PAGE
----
|BY RAY MEYER
For a long, long time the mere notion of a rock and roll “supergroup” seemed as dated as yesterday’s news. After all, one of the Primary lessons espoused by the “grunge” generation in the early ‘90s was that rock stardom was “bad” and that a high-profile public persona was nothing short of evil. Oh sure, the concept of melding some of the best-known and most-respected musicians of an era into a single unit was virtually as old as the rock form itself – dating back to such ‘60s “supergroups” as Cream and Blind Faith. But for most of the last decade, such a notion was held in low regard by the true movers and shakers of the music industry. For some reason that may forever remain a mystery, their idea of a star attraction remained a misbegotten group of musicians fronted by a shaven-headed frontman singing seemingly endless tales of woe.
Then, however, in 2002 along came Audioslave – a band comprised of former members of two platinum-selling bands, Soundgarden and Rage Against the Machine – and suddenly the concept of a “supergroup” didn’t seem quite so crazy anymore. Indeed, in the wake of that unit’s platinum-selling success the doors were virtually thrown open for any and all stellar talents of the last few decades to at least consider combining forces in a special project. So when it was announced that guitarist Slash, bassist Duff McKagan and drummer Matt Sorum – former members of one of hard rock’s most legendary ‘80s units, Guns ‘N Roses – were planning on forming a new band with ex-Stone Temple Pilots vocalist Scott Weiland, the entire music biz was abuzz. Now that band, intriguingly named Velvet Revolver, has taken another giant step towards making their existence as an album-making, hit-the-road, rock and roll supergroup a reality.
“Slash, Matt an I have been fooling around, making music for quite a while,” McKagan said. “For a while we were just doing it for fun, and we didn’t know exactly where we were going with it. But then a number of very talented vocalists started to hear about what we were up to, and they began to inquire about who was doing the singing. From there, this thing took on a life of its own.”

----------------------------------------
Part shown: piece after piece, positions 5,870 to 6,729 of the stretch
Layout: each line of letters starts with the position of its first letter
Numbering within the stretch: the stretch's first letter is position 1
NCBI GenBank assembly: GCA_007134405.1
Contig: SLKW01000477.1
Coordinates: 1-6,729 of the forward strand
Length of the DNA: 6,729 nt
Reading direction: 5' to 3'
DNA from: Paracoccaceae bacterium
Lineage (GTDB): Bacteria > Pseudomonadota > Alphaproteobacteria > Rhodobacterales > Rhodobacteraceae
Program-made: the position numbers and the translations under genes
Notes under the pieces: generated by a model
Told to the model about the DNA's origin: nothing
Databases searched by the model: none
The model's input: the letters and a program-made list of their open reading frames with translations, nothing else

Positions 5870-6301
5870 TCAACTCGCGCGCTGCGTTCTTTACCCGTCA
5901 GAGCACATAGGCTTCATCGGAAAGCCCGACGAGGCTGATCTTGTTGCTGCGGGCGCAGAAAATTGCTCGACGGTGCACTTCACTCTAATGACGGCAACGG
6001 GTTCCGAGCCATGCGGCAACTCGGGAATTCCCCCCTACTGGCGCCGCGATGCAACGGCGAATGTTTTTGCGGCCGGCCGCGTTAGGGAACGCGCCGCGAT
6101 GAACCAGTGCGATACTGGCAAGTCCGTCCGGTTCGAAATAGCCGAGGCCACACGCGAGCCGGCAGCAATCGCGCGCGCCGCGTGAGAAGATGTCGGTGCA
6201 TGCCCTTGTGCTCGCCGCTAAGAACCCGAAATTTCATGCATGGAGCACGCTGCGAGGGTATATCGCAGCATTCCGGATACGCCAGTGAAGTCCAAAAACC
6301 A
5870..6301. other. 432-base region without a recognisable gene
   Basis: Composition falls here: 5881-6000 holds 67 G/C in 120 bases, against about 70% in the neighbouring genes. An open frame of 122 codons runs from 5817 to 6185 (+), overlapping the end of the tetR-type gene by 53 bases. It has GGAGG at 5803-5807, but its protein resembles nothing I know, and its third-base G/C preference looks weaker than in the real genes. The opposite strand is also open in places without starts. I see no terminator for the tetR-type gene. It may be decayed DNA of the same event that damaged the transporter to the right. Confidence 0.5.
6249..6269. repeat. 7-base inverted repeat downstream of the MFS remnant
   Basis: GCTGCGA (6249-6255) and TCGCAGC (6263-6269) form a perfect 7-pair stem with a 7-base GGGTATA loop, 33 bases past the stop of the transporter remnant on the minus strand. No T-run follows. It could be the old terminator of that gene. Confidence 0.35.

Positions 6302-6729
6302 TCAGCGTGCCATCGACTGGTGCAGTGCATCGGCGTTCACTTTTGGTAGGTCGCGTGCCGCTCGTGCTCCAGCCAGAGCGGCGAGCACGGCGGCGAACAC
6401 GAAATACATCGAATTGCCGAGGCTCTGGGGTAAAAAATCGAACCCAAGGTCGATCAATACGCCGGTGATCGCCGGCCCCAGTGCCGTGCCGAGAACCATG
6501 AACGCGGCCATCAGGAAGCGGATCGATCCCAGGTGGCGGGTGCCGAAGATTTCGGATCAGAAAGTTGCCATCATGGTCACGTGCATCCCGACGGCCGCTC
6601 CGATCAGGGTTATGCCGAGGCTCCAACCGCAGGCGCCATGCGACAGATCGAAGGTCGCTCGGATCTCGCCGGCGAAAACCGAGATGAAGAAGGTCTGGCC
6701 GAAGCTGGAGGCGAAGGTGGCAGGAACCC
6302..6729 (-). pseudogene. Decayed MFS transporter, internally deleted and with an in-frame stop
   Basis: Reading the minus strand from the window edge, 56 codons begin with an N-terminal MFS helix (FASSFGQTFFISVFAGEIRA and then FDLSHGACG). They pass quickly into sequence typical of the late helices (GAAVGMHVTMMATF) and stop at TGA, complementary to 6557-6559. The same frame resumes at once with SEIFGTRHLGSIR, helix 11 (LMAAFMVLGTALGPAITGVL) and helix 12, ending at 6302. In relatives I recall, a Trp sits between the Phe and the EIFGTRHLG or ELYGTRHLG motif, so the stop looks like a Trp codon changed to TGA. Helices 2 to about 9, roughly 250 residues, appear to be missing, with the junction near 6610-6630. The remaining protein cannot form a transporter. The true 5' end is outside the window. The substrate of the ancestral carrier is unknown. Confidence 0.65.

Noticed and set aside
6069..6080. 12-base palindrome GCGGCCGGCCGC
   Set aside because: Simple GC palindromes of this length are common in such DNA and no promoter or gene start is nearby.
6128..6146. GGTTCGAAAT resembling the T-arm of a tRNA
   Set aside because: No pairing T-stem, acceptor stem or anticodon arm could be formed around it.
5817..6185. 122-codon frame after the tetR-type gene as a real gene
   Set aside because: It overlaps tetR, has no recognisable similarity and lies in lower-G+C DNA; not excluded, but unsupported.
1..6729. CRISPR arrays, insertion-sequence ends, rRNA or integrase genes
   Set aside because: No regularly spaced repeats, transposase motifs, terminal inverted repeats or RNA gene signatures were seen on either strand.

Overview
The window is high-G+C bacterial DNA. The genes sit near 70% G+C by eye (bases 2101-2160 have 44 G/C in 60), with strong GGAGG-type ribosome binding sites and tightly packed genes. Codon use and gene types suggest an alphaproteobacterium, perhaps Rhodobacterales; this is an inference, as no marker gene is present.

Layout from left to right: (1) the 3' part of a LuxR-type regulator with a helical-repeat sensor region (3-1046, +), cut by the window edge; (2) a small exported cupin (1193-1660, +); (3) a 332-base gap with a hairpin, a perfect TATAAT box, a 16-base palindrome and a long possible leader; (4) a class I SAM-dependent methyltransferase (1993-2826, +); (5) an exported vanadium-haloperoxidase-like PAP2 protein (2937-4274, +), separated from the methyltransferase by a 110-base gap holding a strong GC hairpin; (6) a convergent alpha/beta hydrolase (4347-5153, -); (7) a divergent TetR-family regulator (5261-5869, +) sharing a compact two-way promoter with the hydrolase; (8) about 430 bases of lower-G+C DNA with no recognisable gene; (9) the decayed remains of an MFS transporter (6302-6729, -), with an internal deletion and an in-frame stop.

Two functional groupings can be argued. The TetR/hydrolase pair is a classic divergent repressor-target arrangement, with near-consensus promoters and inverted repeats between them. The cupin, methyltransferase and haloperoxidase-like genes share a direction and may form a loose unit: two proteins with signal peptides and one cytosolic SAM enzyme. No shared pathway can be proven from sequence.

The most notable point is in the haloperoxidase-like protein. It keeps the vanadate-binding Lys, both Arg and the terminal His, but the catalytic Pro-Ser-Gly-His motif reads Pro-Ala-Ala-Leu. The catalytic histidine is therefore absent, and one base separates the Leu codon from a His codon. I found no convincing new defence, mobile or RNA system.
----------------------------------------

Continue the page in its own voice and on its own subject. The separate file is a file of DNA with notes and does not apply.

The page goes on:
As far back as mid-2002, word of the Slash, McKagan, Sorum band – then simply known as the Project – began to filter through the rock and roll rumor mill. With their former Guns ‘N Roses partner Axl Rose then about to launch a “new G ‘N R tour – one that would feature none of the band’s original members and run asunder after only a few shows – some insiders believed that a full-scale Guns reunion was a near-inevitability. But the bad blood that has apparently existed between Rose and his ex-bandmates since the mid-‘90s continues to boil as hot as ever, and the idea of a G ‘N R reformation quickly took a decidedly different twist. Soon such names as Hole’s Courtney Love, Days of the New’s Travis Meeks, Lit’s A.J. Popoff, Buck Cherry’s Joshua Todd and ex-Skid Row Wildman Sebastian Bach (who appeared to be the frontrunner for a number of months) were being rumored to fill the high-profile vocalist slot within the band. But it wasn’t until the legendary Weiland agreed to join the band in the studio and lay down blistering versions of Set Me Free (destined for The Hulk soundtrack) and Pink Floyd’s Money which subsequently appeared on The Italian Job movie track) that the true nature of Velvet Revolver became abundantly clear.